What about literature’s interest in medicine? A good number of masterpieces are devoted to aspects we may easily recognise as medicine. Within this group, we can mention Miguel de Cervantes’s Don Quixote, several tragedies by William Shakespeare, or some of Molière’s comedies. Several works by Thomas Mann, Leo Tolstoy, Marguerite Yourcenar, and John M. Coetzee also cover medical issues in exemplary fashion and have often been used as teaching resources in health sciences.

Therefore, we can conclude that in contrast to other scientific fields, a clear separation – let alone a divorce – has never existed between the worlds of literature and medicine. Further, we might even dare to say that the relationship between these two worlds has more to do with respect than with ignorance and contempt: human life is too complex to be understood only in terms of the functioning of some molecules or with words formed from a certain inspiration.

Literature in medical teaching

Recovering the teaching of humanities in medical curricula has been discussed for decades, but the constant growth of scientific disciplines during the second half of the twentieth century and the success of medical advancements has limited the possibilities for teaching literature, art, or anthropology as part of medical studies because the topics are now too vast. Only moral philosophy, dressed as bioethics, was included without discussion in the traditional history of medicine, but unfortunately, even that has now been removed from many courses.

«The practice of medicine is an endless source of good arguments that doctors can share»

In the United States, concern for the excessive importance allocated to the technological aspects of medicine led to the progressive introduction of humanities programmes into the study of medicine during the 1960s (Hawkins & McEntyre, 2000). This movement finally culminated in 1972, when Joanne Trautmann Banks became the professor of literature at the College of Medicine at the Pennsylvania State University. This event received support years later when the journal Literature and Medicine was first published. It established a new discipline for the confluence of two fields that were apparently separated from the academic point of view.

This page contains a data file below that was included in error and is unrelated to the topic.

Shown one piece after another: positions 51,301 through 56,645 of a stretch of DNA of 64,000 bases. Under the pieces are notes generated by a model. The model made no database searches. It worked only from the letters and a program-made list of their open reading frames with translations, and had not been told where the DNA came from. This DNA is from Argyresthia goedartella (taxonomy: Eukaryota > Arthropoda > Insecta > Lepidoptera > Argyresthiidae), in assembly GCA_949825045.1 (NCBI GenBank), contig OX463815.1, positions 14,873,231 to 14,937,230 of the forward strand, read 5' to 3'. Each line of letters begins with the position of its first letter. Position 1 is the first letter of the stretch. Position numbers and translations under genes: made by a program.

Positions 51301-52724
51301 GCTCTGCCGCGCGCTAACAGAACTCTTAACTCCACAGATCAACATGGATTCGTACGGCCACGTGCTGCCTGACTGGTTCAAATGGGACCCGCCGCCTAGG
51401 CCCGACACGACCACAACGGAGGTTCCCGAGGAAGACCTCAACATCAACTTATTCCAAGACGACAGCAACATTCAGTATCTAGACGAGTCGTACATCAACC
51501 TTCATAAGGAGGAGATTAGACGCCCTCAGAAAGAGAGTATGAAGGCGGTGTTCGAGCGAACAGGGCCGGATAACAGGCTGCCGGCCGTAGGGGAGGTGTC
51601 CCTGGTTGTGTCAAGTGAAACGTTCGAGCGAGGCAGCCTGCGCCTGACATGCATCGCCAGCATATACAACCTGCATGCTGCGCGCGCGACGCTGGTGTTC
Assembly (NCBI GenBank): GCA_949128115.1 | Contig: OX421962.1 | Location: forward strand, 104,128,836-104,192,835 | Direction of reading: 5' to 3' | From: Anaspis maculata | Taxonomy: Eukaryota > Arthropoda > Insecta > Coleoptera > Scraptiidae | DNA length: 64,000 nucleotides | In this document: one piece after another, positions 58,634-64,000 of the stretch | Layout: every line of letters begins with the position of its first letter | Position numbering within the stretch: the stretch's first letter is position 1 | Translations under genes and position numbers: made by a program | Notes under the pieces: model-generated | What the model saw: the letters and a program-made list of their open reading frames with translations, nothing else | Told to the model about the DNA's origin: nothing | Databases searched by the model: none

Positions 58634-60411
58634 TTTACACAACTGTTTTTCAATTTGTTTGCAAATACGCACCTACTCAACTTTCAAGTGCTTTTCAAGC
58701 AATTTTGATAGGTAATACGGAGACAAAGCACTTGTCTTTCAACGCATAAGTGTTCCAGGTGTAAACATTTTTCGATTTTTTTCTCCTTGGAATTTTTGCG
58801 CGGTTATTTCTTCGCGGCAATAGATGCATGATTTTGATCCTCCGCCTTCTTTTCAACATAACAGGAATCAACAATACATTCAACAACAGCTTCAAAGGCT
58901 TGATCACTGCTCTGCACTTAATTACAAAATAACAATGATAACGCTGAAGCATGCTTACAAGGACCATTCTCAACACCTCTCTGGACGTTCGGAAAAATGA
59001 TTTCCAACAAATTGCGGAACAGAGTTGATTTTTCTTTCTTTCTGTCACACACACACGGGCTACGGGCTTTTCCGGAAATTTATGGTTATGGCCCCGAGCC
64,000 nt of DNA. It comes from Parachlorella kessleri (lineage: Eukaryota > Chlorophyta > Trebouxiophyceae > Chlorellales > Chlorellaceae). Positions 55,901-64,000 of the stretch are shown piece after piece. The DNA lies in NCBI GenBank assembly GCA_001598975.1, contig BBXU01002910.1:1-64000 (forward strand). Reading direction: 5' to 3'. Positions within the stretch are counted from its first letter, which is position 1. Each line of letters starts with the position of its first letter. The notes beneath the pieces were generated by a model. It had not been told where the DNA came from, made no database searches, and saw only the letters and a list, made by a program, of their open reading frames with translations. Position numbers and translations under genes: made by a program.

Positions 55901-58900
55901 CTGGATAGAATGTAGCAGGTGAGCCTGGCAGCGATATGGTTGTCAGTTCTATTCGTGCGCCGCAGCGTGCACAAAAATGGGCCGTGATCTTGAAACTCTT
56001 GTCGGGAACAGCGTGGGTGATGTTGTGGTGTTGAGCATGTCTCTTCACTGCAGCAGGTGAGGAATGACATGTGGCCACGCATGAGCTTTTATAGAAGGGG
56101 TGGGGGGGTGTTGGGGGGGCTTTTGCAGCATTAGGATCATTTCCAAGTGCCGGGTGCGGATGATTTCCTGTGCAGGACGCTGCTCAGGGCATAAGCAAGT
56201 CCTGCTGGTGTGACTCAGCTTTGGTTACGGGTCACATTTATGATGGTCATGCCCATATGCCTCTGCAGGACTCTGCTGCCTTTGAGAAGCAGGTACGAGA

Some doctors, including Martin Winckler and William Carlos Williams, have delved into fiction related to medical topics. Others have worked on what could be called advanced popularisation, for example Arthur Kleinman, Henry Marsh, and Oliver Sacks (pictured). / Luigi Novi / Wikimedia Commons

Many reasons have been suggested for the use of literature subjects in medical studies (Hawkins & McEntyre, 2000). The first is that literary texts have many interpretations, even contradictory ones, and these can allow doctors to better understand the patients’ experience of living with their diseases. The second, is that reading and debating might lead professionals to face their own prejudices, biases, and predetermined ideas, all of which can obstruct the adequate understanding of each patient’s situation. The third involves the ethical aspects of medical intervention, because the interpretation of literary texts can contribute to critical analysis and to moral empathy, skills which are frequently called upon in medical processes. For Craice de Benedetto, Gatti, and Lima da Costa (2011), the most important role the study of literature has for medical students is the fact that it can help them to better understand how empathy is perceived, i.e., they better comprehend the life and experiences of their patients and can use this understanding to help put their patients at ease. Finally, a very relevant facet is the consideration of ethical aspects in a context that allows for an extensive and necessary debate among students.

Squier (2000) described some of the aims and objectives of any potential course in medicine and literature, although those provided are obviously not exhaustive and many other topics can be added to them. One of the most important, in our opinion, is the approach to the emotional aspect of disease, which is often ignored in traditional medical training. This aspect is very important when trying to understand that a disease cannot be exclusively considered a biological alteration: we also need to comprehend how this alteration affects the life of those who suffer from it. Until students acquire clinical experience, access to this knowledge is virtually forbidden, and moreover, it is difficult to convey in traditional theoretical lessons, no matter how hard teachers try.

Literature also helps us to analyse and participate in some situations of conflict in the doctor-patient relationship, as is the case in A taste of my own medicine: When the doctor is the patient by Edward E. Rosenbaum. Above, a still from the film The doctor, directed by Randa Haines in 1991 and inspired in Rosenbaum’s work. / Touchstone Pictures

«Reading stimulates emotion, which is one of the most important factors for understanding and storing information»